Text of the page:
The Manufacturing Institute.org reports: “A common misconception is making the rounds: that domestic manufacturing is vanishing. This misperception is based on consumers’ daily observation of foreign-made products visible on store shelves and the media’s focus on the loss of jobs in the sector. But the facts do not support this pessimistic view. Manufacturing in the United States remains vital and important to the U.S. economy and is globally competitive. … Not only is manufacturing large, its industrial output has risen steadily over time. Over the last ten years ending in 2008, manufacturing value added has increased 22 percent.”

Did you get that? The value of manufacturing in the U.S. increase 22-percent over a recent ten-year period, while 8-million Americans, who worked in that sector, lost their jobs in the last 5 years.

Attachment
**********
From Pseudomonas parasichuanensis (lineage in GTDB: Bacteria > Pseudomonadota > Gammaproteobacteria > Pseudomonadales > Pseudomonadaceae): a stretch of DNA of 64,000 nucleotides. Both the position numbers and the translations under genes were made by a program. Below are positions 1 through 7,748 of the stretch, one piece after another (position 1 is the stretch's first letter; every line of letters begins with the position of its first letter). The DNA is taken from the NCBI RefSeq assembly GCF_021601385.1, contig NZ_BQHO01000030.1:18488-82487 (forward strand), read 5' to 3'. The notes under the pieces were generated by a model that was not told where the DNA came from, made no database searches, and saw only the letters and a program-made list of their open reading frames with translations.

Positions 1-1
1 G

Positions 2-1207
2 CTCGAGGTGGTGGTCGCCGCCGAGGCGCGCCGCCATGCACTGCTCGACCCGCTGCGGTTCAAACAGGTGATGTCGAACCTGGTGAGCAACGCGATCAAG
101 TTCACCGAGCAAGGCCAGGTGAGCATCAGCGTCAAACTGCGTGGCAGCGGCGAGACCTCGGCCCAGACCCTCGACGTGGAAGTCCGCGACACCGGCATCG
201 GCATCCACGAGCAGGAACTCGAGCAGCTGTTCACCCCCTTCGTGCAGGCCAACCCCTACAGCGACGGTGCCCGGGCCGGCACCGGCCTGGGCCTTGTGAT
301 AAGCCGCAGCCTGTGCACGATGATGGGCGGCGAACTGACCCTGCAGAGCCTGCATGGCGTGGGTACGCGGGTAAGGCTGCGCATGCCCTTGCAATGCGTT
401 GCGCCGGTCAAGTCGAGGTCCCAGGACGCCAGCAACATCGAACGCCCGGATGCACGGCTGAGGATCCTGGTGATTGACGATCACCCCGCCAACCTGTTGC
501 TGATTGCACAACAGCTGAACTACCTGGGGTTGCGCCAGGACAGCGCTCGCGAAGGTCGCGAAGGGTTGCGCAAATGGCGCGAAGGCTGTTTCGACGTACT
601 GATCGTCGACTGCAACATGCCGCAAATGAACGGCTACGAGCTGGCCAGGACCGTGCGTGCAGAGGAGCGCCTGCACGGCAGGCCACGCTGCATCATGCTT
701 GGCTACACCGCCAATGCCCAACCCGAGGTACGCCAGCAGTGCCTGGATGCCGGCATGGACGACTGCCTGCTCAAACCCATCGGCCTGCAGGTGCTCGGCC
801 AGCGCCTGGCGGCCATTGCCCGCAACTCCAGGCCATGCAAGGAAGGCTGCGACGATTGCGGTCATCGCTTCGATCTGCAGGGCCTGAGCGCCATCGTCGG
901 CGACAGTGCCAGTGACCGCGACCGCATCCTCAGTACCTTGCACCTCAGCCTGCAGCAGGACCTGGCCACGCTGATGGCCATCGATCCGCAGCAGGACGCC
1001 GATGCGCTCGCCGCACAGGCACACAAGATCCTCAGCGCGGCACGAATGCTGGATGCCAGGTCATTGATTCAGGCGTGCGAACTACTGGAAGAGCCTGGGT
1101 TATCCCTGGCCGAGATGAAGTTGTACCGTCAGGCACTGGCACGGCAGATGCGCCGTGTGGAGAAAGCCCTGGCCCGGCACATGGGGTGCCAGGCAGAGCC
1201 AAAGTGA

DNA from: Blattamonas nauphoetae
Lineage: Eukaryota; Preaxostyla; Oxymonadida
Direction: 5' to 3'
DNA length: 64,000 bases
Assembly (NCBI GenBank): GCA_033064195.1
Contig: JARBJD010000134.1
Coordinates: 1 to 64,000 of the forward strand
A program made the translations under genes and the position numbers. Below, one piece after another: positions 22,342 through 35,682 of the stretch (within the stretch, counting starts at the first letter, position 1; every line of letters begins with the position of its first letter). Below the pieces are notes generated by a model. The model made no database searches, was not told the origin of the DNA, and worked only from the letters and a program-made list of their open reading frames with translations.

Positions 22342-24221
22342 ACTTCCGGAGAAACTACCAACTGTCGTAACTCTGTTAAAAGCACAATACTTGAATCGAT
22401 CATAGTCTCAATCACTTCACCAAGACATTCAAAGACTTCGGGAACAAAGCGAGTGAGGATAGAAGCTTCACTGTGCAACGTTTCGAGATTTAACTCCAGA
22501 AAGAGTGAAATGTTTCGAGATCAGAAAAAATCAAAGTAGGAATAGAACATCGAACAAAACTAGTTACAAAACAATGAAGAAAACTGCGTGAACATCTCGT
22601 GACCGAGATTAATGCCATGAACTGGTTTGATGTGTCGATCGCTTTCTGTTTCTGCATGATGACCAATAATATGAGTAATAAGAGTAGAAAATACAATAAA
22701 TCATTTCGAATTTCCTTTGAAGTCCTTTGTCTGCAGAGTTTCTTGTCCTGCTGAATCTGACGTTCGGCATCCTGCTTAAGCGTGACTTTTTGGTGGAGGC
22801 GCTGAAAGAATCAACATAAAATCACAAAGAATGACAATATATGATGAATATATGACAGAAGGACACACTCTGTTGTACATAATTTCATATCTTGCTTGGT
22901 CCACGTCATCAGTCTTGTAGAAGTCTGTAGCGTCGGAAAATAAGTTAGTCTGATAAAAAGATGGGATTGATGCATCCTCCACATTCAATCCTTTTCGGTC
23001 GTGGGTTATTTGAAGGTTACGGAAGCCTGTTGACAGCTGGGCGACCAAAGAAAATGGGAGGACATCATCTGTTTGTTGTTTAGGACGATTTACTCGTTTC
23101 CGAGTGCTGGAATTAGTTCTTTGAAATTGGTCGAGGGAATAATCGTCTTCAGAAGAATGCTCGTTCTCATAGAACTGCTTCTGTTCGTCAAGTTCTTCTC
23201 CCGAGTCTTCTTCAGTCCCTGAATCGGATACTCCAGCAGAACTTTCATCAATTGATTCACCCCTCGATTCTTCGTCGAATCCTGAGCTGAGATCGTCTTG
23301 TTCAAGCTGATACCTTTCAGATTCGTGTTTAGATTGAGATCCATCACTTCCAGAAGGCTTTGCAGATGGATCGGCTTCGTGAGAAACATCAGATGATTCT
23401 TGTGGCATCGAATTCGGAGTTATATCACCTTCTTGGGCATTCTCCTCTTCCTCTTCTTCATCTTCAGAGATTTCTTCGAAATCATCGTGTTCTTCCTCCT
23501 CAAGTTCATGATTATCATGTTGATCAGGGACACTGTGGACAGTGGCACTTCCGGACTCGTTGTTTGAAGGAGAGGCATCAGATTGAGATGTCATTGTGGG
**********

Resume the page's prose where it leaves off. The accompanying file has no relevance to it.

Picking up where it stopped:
In, Can smart machines take your jobs? Middle Class jobs increasingly being replaced by technology, The New York Daily News.com reported, “In the United States, half of the 7.5 million jobs lost during the Great Recession paid middle-class wages, and the numbers are even grimmer in the 17 European countries that use the euro as their currency. A total of 7.6 million midpay jobs disappeared in those countries from January 2008 through last June.”

The New York Daily News continued: Those jobs are being replaced in many cases by machines and software that can do the same work better and cheaper. “Everything that humans can do a machine can do,” says Moshe Vardi, a computer scientist at Rice University in Houston.